Today's post looks at a rarely used form of difficulty design in the form of sculptable difficulty. We have seen games with the option to alter the difficulty during play, but sculptable difficulty takes things further and allows the player to create the challenge they're looking for.
Setting the Difficulty:
Sculptable difficulty means that the player is free to alter the difficulty and be rewarded for it. This is not the same as subjective difficulty, or where the game's difficulty is dependent on the player's skills. Instead, the player is able to alter the difficulty in different ways to impact the difficulty.
Games that feature sculptable difficulty typically have a combination of player skill and abstracted design, as you need to have multiple ways to challenge the player and impact the play.
In games designed this way, there is always a "baseline" experience that the game is built around. From there, the player can raise or lower the difficulty to make the game easier or harder in different ways. The important factor about sculptable difficulty is the fact that the player controls the difficulty beyond just stat changes, but impacts how the game is played.
In this way, players can make a game easier if they're having a tough time, or harder if they want to push things, as our examples will demonstrate.
Balancing the Scales:
The examples that I want to talk about today are some of my favorite games in recent years. The first is my long-time favorite The World Ends With You. I've talked about it multiple times, so I don't want to repeat myself too much.
The game allows you to impact the difficulty based on the setting, the number of enemy groups you'll fight and your max health going in. These factors determine how much experience and money you get, the chance of getting different items and their quality.
The player can change these settings at any time outside of combat. There is a baseline that the player can keep to, but they are always tempted to make things harder for greater rewards.
Bastion takes things further with specific difficulty totems that change the game for each one used. These totems impact the enemies and alter their abilities during play.
The more totems active, the more experience the player gets. There is a big difference between playing Bastion without the totems vs. having all eight on. The follow up from Super Giant Games Transistor also allows you to alter the difficulty.
Our final example is Kid Icarus Uprising who literally has a difficulty scale between 1 and 10. The harder the player makes the game, the higher quality in terms of weapons they'll find.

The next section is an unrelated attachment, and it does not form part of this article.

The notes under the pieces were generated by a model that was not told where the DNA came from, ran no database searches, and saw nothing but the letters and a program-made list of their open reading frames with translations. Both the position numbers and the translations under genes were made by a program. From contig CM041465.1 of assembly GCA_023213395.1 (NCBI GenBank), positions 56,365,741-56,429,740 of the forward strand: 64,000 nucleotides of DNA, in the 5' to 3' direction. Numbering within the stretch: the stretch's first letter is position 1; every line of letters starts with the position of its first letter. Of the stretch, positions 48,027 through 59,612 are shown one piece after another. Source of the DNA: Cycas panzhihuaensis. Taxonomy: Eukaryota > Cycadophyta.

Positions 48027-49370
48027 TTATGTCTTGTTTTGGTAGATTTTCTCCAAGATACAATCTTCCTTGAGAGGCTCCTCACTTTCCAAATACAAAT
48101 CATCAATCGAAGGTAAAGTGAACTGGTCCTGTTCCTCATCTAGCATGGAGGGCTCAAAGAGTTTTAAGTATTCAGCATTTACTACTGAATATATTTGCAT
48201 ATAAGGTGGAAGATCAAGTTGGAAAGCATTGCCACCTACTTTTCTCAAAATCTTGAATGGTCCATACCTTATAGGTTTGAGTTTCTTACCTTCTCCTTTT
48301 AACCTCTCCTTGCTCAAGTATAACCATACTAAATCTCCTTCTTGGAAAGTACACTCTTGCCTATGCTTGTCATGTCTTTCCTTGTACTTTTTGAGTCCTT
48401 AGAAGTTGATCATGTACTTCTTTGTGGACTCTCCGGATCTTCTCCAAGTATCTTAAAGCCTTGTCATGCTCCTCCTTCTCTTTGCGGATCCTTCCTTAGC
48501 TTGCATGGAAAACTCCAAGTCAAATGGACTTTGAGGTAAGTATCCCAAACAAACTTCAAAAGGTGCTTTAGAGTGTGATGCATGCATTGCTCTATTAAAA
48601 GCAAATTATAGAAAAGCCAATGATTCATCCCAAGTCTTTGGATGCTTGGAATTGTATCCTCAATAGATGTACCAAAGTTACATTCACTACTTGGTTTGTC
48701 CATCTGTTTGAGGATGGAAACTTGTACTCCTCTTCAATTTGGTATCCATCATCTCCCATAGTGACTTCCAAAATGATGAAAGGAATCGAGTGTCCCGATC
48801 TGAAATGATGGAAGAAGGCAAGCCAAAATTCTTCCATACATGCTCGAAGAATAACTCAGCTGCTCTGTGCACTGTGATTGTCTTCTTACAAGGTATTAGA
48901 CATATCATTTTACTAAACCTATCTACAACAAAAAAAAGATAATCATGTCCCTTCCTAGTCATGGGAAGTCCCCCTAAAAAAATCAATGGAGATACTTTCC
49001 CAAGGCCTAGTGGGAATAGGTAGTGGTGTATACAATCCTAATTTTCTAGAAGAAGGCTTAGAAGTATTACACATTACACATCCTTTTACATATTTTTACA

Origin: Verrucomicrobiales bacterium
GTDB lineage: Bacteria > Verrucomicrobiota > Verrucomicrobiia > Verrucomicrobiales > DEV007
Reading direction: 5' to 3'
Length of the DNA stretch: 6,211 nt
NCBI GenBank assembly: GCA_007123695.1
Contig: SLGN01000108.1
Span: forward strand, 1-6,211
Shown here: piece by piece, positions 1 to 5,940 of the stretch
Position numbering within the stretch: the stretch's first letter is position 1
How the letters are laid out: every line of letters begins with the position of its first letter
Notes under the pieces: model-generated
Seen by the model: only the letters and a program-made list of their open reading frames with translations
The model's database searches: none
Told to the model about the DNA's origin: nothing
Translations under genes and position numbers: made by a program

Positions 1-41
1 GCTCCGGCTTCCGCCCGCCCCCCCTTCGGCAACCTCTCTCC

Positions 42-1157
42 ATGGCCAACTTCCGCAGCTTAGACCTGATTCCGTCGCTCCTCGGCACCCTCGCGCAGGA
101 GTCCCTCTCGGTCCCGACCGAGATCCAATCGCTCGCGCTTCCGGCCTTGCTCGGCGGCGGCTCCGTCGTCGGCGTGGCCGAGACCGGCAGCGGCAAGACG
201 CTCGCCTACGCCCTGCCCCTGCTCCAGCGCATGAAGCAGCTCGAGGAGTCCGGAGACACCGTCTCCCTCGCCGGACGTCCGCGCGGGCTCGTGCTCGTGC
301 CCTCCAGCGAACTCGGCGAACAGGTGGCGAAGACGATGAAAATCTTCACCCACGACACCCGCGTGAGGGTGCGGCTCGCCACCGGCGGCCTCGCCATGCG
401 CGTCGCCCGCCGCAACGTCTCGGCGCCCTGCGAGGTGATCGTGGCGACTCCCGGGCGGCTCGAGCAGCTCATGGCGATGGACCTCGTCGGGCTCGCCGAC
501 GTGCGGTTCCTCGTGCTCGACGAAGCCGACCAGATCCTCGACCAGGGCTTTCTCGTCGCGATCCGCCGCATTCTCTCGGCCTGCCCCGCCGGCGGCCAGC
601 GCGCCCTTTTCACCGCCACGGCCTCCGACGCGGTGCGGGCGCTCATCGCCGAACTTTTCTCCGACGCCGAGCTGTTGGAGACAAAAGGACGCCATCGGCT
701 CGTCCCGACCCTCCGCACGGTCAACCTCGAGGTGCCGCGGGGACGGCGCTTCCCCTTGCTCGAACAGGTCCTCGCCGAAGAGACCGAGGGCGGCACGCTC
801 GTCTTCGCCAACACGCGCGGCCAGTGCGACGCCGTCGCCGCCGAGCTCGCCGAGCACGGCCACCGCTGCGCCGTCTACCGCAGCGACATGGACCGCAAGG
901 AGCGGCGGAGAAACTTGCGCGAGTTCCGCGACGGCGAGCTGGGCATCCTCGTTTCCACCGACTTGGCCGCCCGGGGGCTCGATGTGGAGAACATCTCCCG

The game opens up extra hard paths with more rewards if the player is playing at or higher than the difficulty rating.
With those examples said, we can turn to the challenges of designing a game in such a matter.
You can tell the difference between developers who think about the game's difficulty setting as part of the design, and those that rush through it. The games that work have difficulty settings balanced with the experience. The ones that don't typically feature difficulty scaled so far up that it makes the game a slog to play through.
To create a game around sculptable difficulty, you must include your difficulty settings/conditions in the game's design. The more varied ways you can adjust the difficulty, the better. Not every game can be designed around sculptable difficulty.
Games built on only player skill, such as platformers, aren't good candidates for sculptable difficulty. The reason is that there must be abstracted elements to modify.
Looking at games like Bastion and Kid Icarus Uprising, they both have a baseline or normal play. You must get the baseline set before you begin designing modifiers. This point should be obvious, but needs to be said: Your game should be beatable with any and all modifiers on. Try not to have modifiers on top of set difficulty values, as that can add complexity on top of complexity.
Our final point goes back to the rewards. There must be a reason beyond just recognition for modifying the game. This serves two purposes.
First, it allows expert players to get something in return for making the game harder. And second, it gives newer players a reason to improve and see more of the game and get rewarded at the same time.
Getting it Just Right:
Sculptable difficulty is one of those elements that has to be a part of your design from the very start and integrated in. Even though it won't fit in every game design or genre, it can certainly elevate a game's design when it works.
Besides the games mentioned, can you think of other examples of games that featured sculptable difficulty? If so, be sure to leave a comment about them below.
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